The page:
Sunday 24 September 2017

A river runs through it . . .

Going with the flow: Olwen Fouréré lets herself be led by the rich language in Joyce's Finnegans Wake
Going with the flow: Olwen Fouréré lets herself be led by the rich language in Joyce's Finnegans Wake

Aedn Gormley

'I've always needed water. If there is a river running through a city, I will usually want to walk along it, to me it's like a vein or an artery running through a city. It's really necessary."

So says Olwen Fouréré, the acclaimed actor, writer and theatre artist who will perform Riverrun in Galway and Kilkenny this summer. This latest project sees her creating a theatrical experience through the words of James Joyce.

Olwen has been interested in the performance potential of Finnegans Wake for many years. Joyce wrote it over a period of 15 years, and published it in 1939. It was his final work; he died two years later. It has a reputation for being incomprehensible and unreadable, so what was it that attracted Fouéré to it?

When we chatted during a break from rehearsals this week, Olwen told me that she felt a connection specifically to the voice of the Liffey in Finnegans Wake. She doesn't personally feel that it is a book to be read in a linear fashion and so she has dipped into it from time to time and was interested in certain sections of it.

"I've no interest particularly in the narrative of it, the first time I really had a unified connection to it was through the river," she said. It features the tale of a river flowing in through the heart of the city of Dublin out to meet the ocean in Dublin Bay.

"She, the river, talks about coming from the sky through rain and then forming a river and going out into the ocean."

Olwen saw the performance potential, but put it out of her mind because she didn't want to grapple with Joyce. However, about two years ago she was asked to do a reading for Bloomsday. She read the last page of Finnegans Wake which is where the river joins up to the ocean.

"That was when the idea screamed demandingly to be done, in the middle of a public reading, that moment of knowing it was going to happen," she says. "I started from that moment constructing a performance piece based on the river."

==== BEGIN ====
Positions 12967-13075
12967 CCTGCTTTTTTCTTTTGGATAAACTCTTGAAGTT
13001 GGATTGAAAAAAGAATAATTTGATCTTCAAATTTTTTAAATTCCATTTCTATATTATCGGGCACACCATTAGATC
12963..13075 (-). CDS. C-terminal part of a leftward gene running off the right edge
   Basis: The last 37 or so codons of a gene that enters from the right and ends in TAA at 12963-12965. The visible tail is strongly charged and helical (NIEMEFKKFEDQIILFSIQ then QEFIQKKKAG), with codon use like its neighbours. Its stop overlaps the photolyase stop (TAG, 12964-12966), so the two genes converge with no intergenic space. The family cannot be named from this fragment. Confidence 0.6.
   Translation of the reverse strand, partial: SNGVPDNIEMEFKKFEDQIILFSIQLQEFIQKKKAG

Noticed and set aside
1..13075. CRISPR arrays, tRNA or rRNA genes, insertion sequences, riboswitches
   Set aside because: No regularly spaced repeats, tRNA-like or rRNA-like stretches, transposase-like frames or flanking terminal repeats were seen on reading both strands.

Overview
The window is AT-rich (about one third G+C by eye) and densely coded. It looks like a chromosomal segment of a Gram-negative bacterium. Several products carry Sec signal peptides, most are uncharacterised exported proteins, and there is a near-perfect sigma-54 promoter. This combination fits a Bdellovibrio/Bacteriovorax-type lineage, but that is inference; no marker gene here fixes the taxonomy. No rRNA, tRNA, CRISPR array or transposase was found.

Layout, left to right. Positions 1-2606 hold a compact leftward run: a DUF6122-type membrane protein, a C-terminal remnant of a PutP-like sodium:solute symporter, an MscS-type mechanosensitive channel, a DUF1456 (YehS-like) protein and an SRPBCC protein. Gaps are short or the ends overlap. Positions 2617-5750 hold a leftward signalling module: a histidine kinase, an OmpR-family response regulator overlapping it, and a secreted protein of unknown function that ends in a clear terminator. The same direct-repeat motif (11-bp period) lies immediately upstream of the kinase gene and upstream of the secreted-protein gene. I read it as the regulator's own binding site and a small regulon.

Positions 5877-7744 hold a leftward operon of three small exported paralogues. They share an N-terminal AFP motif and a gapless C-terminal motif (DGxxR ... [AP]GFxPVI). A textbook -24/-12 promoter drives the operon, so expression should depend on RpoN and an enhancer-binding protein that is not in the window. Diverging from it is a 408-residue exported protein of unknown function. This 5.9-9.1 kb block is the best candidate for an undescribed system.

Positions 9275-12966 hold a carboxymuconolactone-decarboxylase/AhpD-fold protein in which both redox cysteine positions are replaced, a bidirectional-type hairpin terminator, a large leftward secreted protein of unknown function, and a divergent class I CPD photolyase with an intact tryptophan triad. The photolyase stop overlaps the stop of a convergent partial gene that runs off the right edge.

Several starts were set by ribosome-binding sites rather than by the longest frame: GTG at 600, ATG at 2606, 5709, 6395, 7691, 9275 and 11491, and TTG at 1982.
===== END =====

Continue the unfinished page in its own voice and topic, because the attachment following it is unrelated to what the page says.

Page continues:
It has been quite a journey to bring this piece to the stage. Olwen was aware the language itself was so rich already that she let herself be led by it but also by the impulse that made her want to do the production in the first place.

Although this piece is adapted, performed and directed by Fouéré, she values the opinions of others and enjoys the collaborative process. She tried out two performances in Paris last February and performed readings in Lyon. She has invited various theatre makers into the rehearsal room over the past year and not so long ago she took on co-director Kellie Hughes, whom she describes as the "perfect person" for this project.

The words 'sound dance' are the perfect words to describe Finnegans Wake for Fouéré as she feels it is a piece beyond meaning. "That's what fascinates me: to be able to communicate this piece so that people can receive this communication without having to comprehend it the way we traditionally do," she says.

Born on the west coast of Ireland of Breton parents, it is clear talking to Olwen that her affection for the Liffey has grown while working on this project. "I was crossing it recently when there was a full moon and I thought it looked fantastic and I found myself saying, 'you're looking really well today Anna'!"

Riverrun can be seen at The Galway Arts Festival – July 18-27 at The Druid Lane Theatre – and The Kilkenny Arts Festival – August 15-18 at The Watergate Theatre. Further performances will be scheduled during The Dublin Theatre Festival.

Aedín Gormley presents Movies and Musicals (Sat 1-4pm) and Sunday Matinée (Sun 1-4pm) on RTÉ Lyric fm.

Irish Independent

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